Melissa Jones, Class of 1999
Melissa’s many accolades include selection by the Sacramento Business Journal as “Best of the Bar,” 2014–2019, and inclusion in Northern California Super Lawyers. During her career, she has served as president of the Sacramento Chapter of the Federal Bar Association, Lawyer Representative to the Ninth Circuit Judicial Conference, chair of the Eastern District Conference, on the Women Lawyers of Sacramento board, and on the Eastern District’s Judicial Advisory Committee.
What do you find satisfying about your job?
It is always presenting new challenges and it’s never boring. Even more so in my new role where I am focused on running the law firm and helping it to remain strong.
How do you find opportunities in your career to do good?
As an associate, most of the opportunities that I had involved pro bono work, but as I have moved along in my career, there have been other opportunities as well. Sometimes it involves helping clients understand their rights and obligations. For instance, in my Prop 65 work, I was helping my clients understand and comply with sometimes confusing regulations. I worked with a lot of small businesses, owned by individuals or families who often did not have the resources to have internal legal counsel. I was able to help them with compliance, which was good for their business but also for the public.
In my current position, I am helping the firm in its diversity and inclusion efforts, which are significant. Last year, Stoel Rives joined Diversity Lab’s Move the Needle initiative and we were one of only five law firms to do so. We’re collaborating with other firms to try out different tools and processes to increase diversity. The idea is to figure out what works and doesn’t work, and then share out to the legal community with the hope that the information and data will help the industry at large. Law firms have struggled with this for many years. It’s a tremendous investment, but it also demonstrates our firm’s commitment to these issues and our desire to have an impact on the future of the industry.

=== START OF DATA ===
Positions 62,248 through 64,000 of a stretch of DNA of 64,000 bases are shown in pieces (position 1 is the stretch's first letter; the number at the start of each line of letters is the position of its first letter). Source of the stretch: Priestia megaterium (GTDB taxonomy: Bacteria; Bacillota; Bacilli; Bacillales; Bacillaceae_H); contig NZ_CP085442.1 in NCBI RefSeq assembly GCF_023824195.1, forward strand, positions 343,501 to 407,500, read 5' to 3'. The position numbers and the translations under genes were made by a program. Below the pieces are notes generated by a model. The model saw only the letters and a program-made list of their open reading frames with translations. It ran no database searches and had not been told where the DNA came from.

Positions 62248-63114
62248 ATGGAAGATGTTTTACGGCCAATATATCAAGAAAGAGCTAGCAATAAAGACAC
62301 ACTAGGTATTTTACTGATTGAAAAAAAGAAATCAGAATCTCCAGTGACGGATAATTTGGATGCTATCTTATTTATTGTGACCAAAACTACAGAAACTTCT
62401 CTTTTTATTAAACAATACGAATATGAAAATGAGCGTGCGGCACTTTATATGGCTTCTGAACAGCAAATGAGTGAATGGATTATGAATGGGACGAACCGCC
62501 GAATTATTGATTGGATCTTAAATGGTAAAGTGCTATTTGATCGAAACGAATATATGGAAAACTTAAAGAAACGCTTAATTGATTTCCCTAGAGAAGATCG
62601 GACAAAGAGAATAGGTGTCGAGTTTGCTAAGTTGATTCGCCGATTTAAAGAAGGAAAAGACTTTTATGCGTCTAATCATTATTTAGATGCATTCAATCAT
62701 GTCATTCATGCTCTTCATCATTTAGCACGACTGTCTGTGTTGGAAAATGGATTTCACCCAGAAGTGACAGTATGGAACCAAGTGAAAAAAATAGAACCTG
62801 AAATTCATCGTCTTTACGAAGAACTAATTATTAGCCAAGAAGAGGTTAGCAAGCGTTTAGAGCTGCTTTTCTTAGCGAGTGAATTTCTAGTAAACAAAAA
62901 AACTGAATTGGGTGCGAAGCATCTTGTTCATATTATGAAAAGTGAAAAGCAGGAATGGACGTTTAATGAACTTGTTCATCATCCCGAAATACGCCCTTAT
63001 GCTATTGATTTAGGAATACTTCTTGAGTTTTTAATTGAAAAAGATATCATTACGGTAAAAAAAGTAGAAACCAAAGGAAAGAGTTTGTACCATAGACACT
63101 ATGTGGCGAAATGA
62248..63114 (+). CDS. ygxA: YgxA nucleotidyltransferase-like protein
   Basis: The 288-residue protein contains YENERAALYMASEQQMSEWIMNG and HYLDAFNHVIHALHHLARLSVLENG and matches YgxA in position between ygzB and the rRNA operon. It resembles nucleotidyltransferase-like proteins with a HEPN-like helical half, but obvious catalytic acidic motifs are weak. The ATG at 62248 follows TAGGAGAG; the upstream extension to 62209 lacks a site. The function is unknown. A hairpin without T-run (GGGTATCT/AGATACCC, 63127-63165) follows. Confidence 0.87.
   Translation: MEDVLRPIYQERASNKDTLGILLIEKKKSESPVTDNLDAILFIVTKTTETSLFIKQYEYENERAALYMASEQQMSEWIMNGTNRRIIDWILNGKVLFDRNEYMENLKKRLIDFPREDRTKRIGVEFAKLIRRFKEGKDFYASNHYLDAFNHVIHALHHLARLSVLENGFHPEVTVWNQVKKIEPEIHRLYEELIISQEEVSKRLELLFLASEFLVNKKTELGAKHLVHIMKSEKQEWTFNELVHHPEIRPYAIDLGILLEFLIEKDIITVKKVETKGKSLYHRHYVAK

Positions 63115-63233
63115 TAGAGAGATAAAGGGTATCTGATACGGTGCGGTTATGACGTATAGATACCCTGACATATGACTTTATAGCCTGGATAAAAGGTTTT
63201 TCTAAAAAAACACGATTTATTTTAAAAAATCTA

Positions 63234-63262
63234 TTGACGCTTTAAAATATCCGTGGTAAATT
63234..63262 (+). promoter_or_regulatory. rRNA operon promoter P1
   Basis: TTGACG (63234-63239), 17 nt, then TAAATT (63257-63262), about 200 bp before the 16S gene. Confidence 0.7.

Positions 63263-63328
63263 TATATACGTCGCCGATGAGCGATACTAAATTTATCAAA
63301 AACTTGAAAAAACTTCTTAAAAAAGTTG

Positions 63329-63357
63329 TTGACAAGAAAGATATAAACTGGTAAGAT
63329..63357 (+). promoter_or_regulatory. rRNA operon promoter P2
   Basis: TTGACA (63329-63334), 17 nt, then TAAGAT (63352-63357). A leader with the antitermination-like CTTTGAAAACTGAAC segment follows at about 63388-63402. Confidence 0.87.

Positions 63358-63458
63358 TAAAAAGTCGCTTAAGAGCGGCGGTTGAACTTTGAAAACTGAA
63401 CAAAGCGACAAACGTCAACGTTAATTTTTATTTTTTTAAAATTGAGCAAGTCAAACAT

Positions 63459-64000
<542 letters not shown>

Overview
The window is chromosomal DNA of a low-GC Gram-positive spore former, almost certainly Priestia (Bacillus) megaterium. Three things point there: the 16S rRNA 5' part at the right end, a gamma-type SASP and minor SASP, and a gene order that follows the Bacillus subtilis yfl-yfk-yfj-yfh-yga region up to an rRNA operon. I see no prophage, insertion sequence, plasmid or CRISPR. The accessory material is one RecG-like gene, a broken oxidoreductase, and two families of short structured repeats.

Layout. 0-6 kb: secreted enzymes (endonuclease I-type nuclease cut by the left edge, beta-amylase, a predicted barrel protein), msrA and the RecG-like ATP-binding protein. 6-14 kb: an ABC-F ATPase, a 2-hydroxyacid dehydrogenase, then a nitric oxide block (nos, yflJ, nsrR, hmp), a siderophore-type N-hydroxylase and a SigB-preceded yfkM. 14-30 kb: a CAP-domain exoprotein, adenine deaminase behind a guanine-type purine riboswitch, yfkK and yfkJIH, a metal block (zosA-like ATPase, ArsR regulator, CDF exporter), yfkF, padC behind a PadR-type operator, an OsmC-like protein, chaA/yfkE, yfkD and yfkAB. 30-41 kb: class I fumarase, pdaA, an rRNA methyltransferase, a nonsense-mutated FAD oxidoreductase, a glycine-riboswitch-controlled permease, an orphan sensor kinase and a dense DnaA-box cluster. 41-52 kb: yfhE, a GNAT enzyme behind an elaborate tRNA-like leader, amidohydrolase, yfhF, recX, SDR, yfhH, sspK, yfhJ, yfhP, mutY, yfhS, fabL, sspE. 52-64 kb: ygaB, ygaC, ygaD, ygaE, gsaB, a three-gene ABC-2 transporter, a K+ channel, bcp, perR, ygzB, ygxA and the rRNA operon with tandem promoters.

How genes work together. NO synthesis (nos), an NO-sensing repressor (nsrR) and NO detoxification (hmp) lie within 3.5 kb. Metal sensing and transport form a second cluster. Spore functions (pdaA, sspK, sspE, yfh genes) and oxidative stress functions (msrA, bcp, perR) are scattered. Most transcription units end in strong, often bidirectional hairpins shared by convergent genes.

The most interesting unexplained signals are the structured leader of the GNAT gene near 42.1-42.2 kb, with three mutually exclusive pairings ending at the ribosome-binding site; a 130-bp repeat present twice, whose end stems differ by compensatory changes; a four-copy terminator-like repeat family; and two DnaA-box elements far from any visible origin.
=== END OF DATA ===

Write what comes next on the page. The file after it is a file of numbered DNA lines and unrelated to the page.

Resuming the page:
Why did you choose King Hall?
Initially, I thought I would go to a big city and was very close to choosing Hastings. But I saw studies that showed that students at King Hall were really happy. And it was more affordable to go to school in a town like Davis as compared to a big city. It didn’t take long into my first year to realize that I made the right decision. Going to school in a college town kept me focused on law school and my studies. The professors engaged with students and were interested in our success. The students were supportive and friendly. I’m one of the weird people who really loved law school. It was a lot of work and stressful at times, but overall it was wonderful three years.
What is your favorite King Hall memory?
I love my memories of the great professors that I had at King Hall. Kevin Johnson was my Civil Procedure professor, so he was one of the first I got to know. He was very funny. Intimidating, but he had a dry wit. And he was a great mentor. Professors Johns, Dobris, Imwinkelried and Feeney were all excellent professors and wonderful people. It’s endearing — and it speaks to the people there — that I have such fond, wonderful, lasting memories of my professors. They truly did make King Hall special.
What class at King Hall served you well in your career?
Contracts with Professor Imwinkelried. I was a litigator, but it has been very helpful to have a fundamental understanding of contracts. Aspects of that course came up in my daily practice quite frequently.
Did you participate in student organizations?
I was always very involved. I worked at the Civil Rights Clinic. I was on the Jessup International Moot Court team. I was a Law Review editor, and I served on the KHLF board.
How have you stayed involved with King Hall?
I served on the Alumni Board of Directors for several years. Right after law school, I was a coach for the Jessup Moot team for a few years. One of my last speaking engagements right before the pandemic shut everything down was speaking on a panel about career options to Kelli Taylor’s class.
Of what accomplishment are you proudest?
Building a practice, in private practice, and being able to do that while having a family. Being able to juggle both.
Do you have any advice for current law students?
I got this from Professor Johns — reputation is everything. Always have integrity and treat others fairly. You are meeting people in law school who you will go on to know throughout your career. Demonstrate civility and good judgment.
Try to enjoy law school. The experience can be overwhelming and it’s a lot of work. But it’s a unique time in your life that you get to focus on learning the law. Try to step back and enjoy it as much as you can.